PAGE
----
Obsession. Passion. The push for perfection. Ballet seems a perfect backdrop for that which keeps a film interesting. For most of its length, however, The Red Shoes is a straightforward story about some people putting on a ballet – with things going quite well, thank you very much. This cannot last, however – you know how film ballet is!

Julian Craster (Marius Goring) is a very promising young composer who wants the chance to write his own scores. Victoria Page (Moira Shearer) is a talented young dancer who thinks she wants nothing from life but the opportunity to be the best ballerina she can be. Boris Lermontov (Anton Walbrook) is a successful ballet producer and a ruthless man who thinks that human nature can be set aside by those pursuing artistic perfection. Lermontov seems an emotionless man only interested in the ballet. He doesn’t respect any prima ballerina who gives up her art to get married and have a family. To him perfection can only be obtained by those whose passion is not diluted by being shared with another human being. These three principal characters are all passionate and obsessive… and like it or not, they are human beings, too.

The Red Shoes is weak when it comes to its ultimate resolution. Other than Lermontov, its characters do not display much in the way of inner turmoil. This means that character motivation is an issue – particularly when, rather abruptly, things really do get out of hand. The film’s strengths are in its tale, its wonderful performances and the dancing. Moira Shearer was a famous Scottish ballerina and several of the other cast members were also accomplished ballet dancers. This talent doesn’t go to waste as there’s a lot of dancing, including about fifteen minutes dedicated to the opening night of the ballet. Unlike some other films I’ve seen that have dedicated a large chunk of their duration to a show (i.e. The Great Ziegfeld and Wonderbar), the ballet of The Red Shoes is quite a spectacle. There’s emotion and plenty of wonderful little special effects here and there to show us the ballet through the mind of our ballerina rather than merely its audience. Technicolor is used to great effect throughout, especially in the ballet sequence. Moira Shearer’s hair is so impossibly red and she’s so distinctively beautiful that there’s bound to be a bit of a dust up sooner or later…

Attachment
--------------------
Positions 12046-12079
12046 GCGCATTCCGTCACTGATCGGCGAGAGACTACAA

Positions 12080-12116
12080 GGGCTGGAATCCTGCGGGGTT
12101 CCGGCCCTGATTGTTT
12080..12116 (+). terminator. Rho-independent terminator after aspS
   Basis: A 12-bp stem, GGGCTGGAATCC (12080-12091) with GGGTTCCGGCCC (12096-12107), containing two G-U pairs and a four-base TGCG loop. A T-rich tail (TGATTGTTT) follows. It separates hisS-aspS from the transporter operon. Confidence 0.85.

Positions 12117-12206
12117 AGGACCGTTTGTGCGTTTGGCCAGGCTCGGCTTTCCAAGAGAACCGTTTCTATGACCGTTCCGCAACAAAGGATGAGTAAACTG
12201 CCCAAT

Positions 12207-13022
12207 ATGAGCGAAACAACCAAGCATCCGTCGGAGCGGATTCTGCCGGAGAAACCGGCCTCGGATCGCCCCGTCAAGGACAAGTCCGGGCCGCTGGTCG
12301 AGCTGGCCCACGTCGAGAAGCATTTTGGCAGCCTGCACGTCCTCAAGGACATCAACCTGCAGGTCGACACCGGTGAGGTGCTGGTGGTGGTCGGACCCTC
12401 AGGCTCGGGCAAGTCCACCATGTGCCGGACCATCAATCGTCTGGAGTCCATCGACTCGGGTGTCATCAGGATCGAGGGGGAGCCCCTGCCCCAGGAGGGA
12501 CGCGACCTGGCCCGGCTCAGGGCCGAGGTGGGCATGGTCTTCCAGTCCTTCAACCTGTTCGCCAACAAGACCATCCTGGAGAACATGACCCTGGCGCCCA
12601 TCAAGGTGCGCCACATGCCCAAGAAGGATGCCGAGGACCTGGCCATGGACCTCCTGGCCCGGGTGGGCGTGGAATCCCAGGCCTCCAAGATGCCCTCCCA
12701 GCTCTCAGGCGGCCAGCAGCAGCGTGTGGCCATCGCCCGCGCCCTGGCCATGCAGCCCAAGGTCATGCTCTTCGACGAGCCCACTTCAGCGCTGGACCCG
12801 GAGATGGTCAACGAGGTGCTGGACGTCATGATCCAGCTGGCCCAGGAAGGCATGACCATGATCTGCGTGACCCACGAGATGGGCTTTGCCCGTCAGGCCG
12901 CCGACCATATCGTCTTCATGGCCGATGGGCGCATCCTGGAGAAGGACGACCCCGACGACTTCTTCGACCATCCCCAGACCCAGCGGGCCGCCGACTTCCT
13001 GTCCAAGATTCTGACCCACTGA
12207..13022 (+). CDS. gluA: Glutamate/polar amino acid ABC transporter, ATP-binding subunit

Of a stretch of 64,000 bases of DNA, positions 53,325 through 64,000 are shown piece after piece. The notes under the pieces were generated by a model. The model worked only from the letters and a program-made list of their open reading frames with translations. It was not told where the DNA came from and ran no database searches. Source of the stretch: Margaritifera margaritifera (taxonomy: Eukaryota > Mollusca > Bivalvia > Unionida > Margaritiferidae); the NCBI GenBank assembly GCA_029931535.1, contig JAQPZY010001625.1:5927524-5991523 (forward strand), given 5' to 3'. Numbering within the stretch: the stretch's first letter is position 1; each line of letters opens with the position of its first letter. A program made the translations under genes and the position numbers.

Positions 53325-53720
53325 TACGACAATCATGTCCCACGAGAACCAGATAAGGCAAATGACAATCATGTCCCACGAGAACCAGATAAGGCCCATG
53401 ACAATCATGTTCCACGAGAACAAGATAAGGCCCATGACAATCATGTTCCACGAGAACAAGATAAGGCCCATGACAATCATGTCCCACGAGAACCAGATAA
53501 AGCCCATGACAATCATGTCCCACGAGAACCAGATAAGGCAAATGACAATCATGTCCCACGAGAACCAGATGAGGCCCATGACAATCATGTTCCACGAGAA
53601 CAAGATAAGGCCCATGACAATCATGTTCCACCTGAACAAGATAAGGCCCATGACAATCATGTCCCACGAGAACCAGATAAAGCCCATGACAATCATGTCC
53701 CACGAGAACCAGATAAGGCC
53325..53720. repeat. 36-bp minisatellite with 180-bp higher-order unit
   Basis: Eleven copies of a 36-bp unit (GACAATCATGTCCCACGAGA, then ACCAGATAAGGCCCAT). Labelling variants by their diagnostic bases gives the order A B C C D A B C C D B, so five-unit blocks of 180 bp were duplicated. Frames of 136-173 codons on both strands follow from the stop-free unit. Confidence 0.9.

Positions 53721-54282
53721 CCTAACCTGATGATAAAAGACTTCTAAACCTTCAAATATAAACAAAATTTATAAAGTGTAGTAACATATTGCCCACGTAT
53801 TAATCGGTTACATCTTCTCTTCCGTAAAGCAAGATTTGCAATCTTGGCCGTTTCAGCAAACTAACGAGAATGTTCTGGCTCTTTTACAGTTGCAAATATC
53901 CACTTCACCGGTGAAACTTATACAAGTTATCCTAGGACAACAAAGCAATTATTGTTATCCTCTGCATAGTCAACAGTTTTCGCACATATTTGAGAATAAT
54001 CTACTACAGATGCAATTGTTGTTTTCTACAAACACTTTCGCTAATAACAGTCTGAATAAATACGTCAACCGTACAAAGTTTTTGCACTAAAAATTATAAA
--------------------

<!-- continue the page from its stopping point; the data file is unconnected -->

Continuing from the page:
Anton Walbrook really shines as Lermontov. Those who try to conquer themselves and deny their own humanity can be consumed by the most volatile, volcanic passions and I found the scene where his control begins to slip the most powerful in the entire film. The other actors put in fine performances too but their emotional development simply isn’t given the screen time it should have gotten.

Weaknesses aside, everything else in The Red Shoes is done so extraordinarily well that I feel it simply must be seen. It’s a remarkable film, and one which should appeal to those with little interest in ballet. I’ve literally only seen two – a remarkable production of Prokofiev’s Romeo and Juliet and a so-so effort at Don Quixote – both by the Royal New Zealand Ballet in 2008. Whether you feel like risking a ballet yourself after seeing The Red Shoes (I suspect you might…), you should certainly enjoy this show.


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